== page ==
Fire kills more than 200 exotic birds in Kilgore
By Sarah Thomas firstname.lastname@example.org
June 17, 2013 at 10 p.m.
KILGORE - The owner of more than 200 exotic birds that perished in a Sunday fire said he is heartbroken by the loss and isn't sure how he'll move forward.
"It's just like losing your kids. It's devastating," a teary-eyed Tommy Hayes explained as he sat in front of the charred building that housed his exotic bird collection for 33 years.
"I didn't do less for them than for my kids," he said. "That's why I tried to get them out."
The fire erupted about 1 p.m. Sunday in the 300 block of Harris Street.
Kilgore Fire Marshal Brandon Bigos said the wood frame building, along with multiple smaller structures behind it, were fully engulfed when the first firefighters arrived.
A preliminary investigation shows the fire was an "accidental" electrical fire caused by the "misuse of an extension cord," Bigos said.
He added several factors led to the fire's intensity including humidity, air temperature, wind and the building's age.
Twenty-one fire personnel responded to the blaze, including fire crews from Sabine and Overton volunteer fire department.
General Services Director B.J. Owen said the building was engulfed when he arrived moments after the 1:17 p.m. call.
Hayes said he and his family were at their home, next door to the bird sanctuary, when the fire started.
Several people from his home ran to save the animals.
"We were sitting out here working on the barbecue pit and next thing we know it was on fire," he said.
"We got the Guinea pigs out and one Sugar Glider before the heat just took us over," Hayes said.
The family also was able to save four finches and six Guinea pigs. Two bearded dragons were found amid the rubble Monday morning.
He said the fire destroyed the building in less than three minutes.
"It was like you poured gasoline on it," Hayes said.
Hayes is licensed by the Texas Animal Heath Commission, but Owen said the city does not have an ordinance regulating exotic animals.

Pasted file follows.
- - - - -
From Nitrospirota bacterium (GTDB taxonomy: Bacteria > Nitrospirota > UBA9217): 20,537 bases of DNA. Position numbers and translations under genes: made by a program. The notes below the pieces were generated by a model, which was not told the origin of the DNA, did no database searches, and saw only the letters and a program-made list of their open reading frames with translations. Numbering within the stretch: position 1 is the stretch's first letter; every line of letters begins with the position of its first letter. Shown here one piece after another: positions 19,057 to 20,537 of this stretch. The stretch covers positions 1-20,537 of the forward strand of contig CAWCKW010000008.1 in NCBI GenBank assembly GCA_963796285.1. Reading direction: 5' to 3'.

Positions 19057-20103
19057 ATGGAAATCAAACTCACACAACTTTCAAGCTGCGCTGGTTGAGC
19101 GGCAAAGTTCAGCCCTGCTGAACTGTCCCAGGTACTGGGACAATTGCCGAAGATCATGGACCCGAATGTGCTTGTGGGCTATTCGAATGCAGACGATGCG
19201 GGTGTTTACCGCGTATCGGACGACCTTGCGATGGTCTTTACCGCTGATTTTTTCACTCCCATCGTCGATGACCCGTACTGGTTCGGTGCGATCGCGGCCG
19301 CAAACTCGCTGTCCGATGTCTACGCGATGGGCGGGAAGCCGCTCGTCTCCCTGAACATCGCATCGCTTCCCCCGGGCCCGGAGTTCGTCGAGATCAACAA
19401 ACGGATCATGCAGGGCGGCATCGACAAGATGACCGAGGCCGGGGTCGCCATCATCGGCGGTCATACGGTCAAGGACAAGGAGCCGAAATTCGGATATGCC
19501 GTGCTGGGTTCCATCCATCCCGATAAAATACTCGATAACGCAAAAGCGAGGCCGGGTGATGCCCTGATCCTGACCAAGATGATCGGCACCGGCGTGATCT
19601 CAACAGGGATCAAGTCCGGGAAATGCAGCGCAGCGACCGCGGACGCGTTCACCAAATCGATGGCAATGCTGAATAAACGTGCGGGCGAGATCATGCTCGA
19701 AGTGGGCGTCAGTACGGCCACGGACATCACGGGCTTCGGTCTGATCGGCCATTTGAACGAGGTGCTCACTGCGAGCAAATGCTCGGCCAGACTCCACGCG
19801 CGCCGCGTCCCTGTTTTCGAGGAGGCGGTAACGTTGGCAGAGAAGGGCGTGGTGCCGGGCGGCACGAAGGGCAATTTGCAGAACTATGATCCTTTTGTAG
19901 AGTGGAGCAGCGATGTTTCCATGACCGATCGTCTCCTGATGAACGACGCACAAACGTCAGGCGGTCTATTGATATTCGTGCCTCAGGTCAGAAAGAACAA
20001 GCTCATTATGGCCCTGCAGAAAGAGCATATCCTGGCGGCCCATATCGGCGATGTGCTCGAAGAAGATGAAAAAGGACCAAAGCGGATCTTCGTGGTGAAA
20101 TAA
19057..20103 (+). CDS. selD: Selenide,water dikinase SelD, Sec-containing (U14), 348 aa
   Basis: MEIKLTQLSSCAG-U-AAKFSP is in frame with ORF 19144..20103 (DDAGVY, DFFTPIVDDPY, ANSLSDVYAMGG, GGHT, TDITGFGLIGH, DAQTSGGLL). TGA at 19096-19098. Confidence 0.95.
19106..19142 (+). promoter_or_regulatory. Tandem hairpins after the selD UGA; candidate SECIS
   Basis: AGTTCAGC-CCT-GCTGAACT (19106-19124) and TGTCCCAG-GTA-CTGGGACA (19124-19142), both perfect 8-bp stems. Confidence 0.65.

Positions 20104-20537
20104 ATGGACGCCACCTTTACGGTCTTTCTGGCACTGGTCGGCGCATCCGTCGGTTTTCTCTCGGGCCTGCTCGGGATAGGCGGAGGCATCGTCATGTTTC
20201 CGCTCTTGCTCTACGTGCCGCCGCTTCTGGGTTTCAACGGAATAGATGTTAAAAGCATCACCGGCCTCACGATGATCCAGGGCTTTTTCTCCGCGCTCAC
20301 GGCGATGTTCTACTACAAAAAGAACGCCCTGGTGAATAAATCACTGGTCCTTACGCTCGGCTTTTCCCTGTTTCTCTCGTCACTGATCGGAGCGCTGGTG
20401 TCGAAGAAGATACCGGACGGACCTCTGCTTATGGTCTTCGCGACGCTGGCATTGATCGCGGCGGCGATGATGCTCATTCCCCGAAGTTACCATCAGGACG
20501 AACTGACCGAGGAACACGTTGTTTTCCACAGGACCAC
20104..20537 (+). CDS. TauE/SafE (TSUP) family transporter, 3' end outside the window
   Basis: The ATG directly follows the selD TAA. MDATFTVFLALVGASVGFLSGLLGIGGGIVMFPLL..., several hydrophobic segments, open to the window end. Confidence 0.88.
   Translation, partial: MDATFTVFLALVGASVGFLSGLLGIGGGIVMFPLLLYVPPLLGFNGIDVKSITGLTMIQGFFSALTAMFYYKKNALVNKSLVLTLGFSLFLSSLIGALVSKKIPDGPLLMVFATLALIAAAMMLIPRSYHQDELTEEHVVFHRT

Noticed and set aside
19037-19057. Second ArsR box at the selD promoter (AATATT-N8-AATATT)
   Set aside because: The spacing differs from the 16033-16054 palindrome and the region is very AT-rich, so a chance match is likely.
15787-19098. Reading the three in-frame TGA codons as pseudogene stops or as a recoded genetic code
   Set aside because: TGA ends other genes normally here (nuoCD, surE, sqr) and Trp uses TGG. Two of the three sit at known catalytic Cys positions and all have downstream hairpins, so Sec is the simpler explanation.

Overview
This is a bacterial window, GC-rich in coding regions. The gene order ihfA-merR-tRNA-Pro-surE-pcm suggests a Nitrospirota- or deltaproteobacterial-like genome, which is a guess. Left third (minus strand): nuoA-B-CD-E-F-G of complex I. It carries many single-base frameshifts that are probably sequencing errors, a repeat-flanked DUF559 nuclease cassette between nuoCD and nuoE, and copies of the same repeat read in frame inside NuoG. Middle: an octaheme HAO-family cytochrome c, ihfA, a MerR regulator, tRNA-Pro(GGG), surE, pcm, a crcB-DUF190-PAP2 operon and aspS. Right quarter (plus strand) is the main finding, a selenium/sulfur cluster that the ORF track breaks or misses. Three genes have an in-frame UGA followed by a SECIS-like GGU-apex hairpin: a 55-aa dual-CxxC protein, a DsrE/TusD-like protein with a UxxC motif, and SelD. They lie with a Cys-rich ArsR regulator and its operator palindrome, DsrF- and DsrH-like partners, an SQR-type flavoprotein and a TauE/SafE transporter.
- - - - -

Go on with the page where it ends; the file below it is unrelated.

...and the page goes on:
He said he and an animal control officer have worked with the bird owner through the years. The lot is zoned for commercial activity, he added.
"We've never had any issues with him," Owen said, after noting his office has been called about the exotic enterprise about once monthly. "We have been working with him for the last year, making sure his birds are taken care of and the cages are cleaned out."
Owen said Hayes reported keeping about 500 parakeets in the building and about 100 doves.
Hayes declined to say exactly how many birds died in the fire but said more than 200 were dead and that the dead birds were valued at "lots more than $20,000."
"He did lose about everything in the building," Owen said.
The man, who has loved birds all his life, said he did not have insurance on the birds or the property and isn't sure how he'll get past the loss or how and if he will replace the lost birds.
"I gotta tear it down and clean it up first. Then I have to decide where to go from there," Hayes said.
Hayes' exotic flock included macaws, finches, yellow-headed and Double Yellow-Headed Napes as well as Eclectus and African Gray Parrots. The family also raises Guinea pigs, chickens and a couple of lizards.
Hayes said he travels to Waco every week for bird feed and spends an average $2,800 a month to feed them. And although Hayes said his bird sanctuary is not a business, he added he does have to sell the occasional bird to help offset some of the food costs.
"I raise these birds to protect them because they are becoming extinct. We wanted to protect them," he said. "This is not about money. We do this because we love it."
Jordan Ponder, who lives behind the property on Florey Street, said she also was heartbroken when she realized the fire had killed most of the birds.
"I saw the fire and my heart just dropped," she said.
Ponder said she was inside her home when she heard a loud pop. Minutes later police were banging on her doors and windows to get her out of the home for fear the fire would reach her property.
"The winds were pushing in that direction so we did that as a precaution," Bigos said.
The bird lover said several people have stopped since the fire to ask if they could take the birds - but no one has offered help.
"The birds are going to stay here. They are going to stay," he said of the more than 50 birds that remain on the property. "They can stop calling."
<em>- Glenn Evans contributed to this report.</em>